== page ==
The impact of high ambient temperatures on delivery timing and gestational lengths

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Abstract

Evidence suggests that heat exposure increases delivery risk for pregnant women. Acceleration of childbirth leads to shorter gestation, which has been linked to later health and cognitive outcomes. However, estimates of the aggregate gestational losses resulting from hot weather are lacking in the literature. Here, we use estimated shifts in daily county birth rates to quantify the gestational losses associated with heat in the United States from 1969 to 1988. We find that extreme heat causes an increase in deliveries on the day of exposure and on the following day and show that the additional births were accelerated by up to two weeks. We estimate that an average of 25,000 infants per year were born earlier as a result of heat exposure, with a total loss of more than 150,000 gestational days annually. Absent adaptation, climate projections suggest additional losses of 250,000 days of gestation per year by the end of the century.

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Fig. 1: Temperature–dose response function on day 0.
Fig. 2: Effect of daily maximum temperature ≥90 °F on birth rates by days from exposure.
Fig. 3: Heterogeneous effects of daily maximum temperature ≥90 °F on birth rates, cumulative effects by days from exposure.
Fig. 4: Effect of daily maximum temperature ≥90 °F relative to 60–70 °F on birth rates, interacted with air conditioning.

Data availability

All data necessary for replication of the results in this paper are available for download at https://figshare.com/s/c984d29316e012b79e32. The original weather data can be downloaded from ftp://ftp.ncdc.noaa.gov/pub/data/ghcn/daily. The original birth records can be downloaded from http://www.nber.org/natality/. The population data can be downloaded from https://seer.cancer.gov/popdata/download.html. Interested researchers should contact Urs Beyerle or Jan Sedlacek at ETH Zurich to gain access to the CMIP5 climate projection data. Source data for Figs. 1–4 are provided with the paper.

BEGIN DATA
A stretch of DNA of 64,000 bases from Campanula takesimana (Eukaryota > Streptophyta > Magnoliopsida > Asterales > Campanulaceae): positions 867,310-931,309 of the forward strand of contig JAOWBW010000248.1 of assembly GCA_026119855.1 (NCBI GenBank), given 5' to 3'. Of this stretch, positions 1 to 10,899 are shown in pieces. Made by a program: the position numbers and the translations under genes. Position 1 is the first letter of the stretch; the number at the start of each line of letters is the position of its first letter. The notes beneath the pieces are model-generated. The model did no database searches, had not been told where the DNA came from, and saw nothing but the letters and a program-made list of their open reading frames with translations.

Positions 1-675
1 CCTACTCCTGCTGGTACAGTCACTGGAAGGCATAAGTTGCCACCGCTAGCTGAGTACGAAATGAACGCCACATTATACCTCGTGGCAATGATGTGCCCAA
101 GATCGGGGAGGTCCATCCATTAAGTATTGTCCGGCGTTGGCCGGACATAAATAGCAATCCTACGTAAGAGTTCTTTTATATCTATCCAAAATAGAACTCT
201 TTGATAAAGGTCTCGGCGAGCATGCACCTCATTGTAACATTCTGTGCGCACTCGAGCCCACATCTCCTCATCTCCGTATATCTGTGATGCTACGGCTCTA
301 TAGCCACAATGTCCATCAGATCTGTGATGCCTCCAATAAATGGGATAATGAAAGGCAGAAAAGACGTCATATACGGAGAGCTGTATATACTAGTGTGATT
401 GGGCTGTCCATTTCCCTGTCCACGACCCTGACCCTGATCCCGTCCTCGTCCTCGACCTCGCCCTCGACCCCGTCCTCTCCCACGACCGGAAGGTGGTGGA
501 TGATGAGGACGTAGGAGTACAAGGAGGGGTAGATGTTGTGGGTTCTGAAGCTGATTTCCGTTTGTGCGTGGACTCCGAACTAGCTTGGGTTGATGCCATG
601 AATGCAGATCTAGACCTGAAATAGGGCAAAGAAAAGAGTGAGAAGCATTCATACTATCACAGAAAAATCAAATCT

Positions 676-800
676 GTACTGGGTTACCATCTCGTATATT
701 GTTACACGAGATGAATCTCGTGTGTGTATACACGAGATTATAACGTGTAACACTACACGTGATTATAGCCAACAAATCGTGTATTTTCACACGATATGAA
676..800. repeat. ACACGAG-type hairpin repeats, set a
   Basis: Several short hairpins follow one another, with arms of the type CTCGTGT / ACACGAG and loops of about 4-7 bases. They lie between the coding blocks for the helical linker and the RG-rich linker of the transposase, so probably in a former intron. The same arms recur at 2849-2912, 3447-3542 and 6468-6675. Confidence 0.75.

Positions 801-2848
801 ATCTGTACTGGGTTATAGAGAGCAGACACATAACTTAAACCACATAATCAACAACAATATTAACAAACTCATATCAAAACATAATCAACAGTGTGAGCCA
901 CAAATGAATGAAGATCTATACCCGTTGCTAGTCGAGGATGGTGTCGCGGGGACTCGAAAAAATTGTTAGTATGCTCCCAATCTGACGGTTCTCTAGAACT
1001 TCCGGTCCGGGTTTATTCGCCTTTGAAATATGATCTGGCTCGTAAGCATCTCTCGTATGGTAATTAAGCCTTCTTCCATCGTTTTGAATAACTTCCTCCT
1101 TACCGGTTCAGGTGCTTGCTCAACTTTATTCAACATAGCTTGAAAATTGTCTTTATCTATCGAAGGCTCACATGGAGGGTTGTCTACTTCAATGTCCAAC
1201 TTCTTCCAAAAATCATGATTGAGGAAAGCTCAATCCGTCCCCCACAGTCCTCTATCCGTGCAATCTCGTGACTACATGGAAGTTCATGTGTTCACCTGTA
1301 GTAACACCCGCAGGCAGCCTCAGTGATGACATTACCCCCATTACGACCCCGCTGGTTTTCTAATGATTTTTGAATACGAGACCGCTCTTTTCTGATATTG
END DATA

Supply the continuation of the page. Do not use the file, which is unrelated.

Code availability

The code necessary for replication of the results in this paper is available for download at https://figshare.com/s/c984d29316e012b79e32.

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Acknowledgements

We acknowledge the World Climate Research Programme’s Working Group on Coupled Modelling, which is responsible for CMIP, and we thank the climate modelling groups for producing and making available their model output. We are grateful for U. Beyerle and J. Sedlacek at ETH Zurich, who provided access to the CMIP data. This research was supported by funding from the California Strategic Growth Council Climate Change Research Program (no. CCRP0056). P. Stainier provided valuable research assistance.

Author information

A.B. and J.S. designed the research, interpreted the data and wrote the paper. A.B. analysed the data.

Correspondence to Alan Barreca.

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Supplementary information

Source data

Source Data Fig. 1

Temperature-Dose Response Function on Day 0

Source Data Fig. 2

Effect of Daily Maximum Temperature ≥90 °F on Birth Rates, by Days from Exposure. a: Distributed lag coefficients; b: cumulative effects

Source Data Fig. 3

Heterogeneous Effects of Daily Max Temperature ≥90 °F on Birth Rates

Source Data Fig. 4

Modifying effect of air conditioning

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Barreca, A., Schaller, J. The impact of high ambient temperatures on delivery timing and gestational lengths. Nat. Clim. Chang. (2019) doi:10.1038/s41558-019-0632-4

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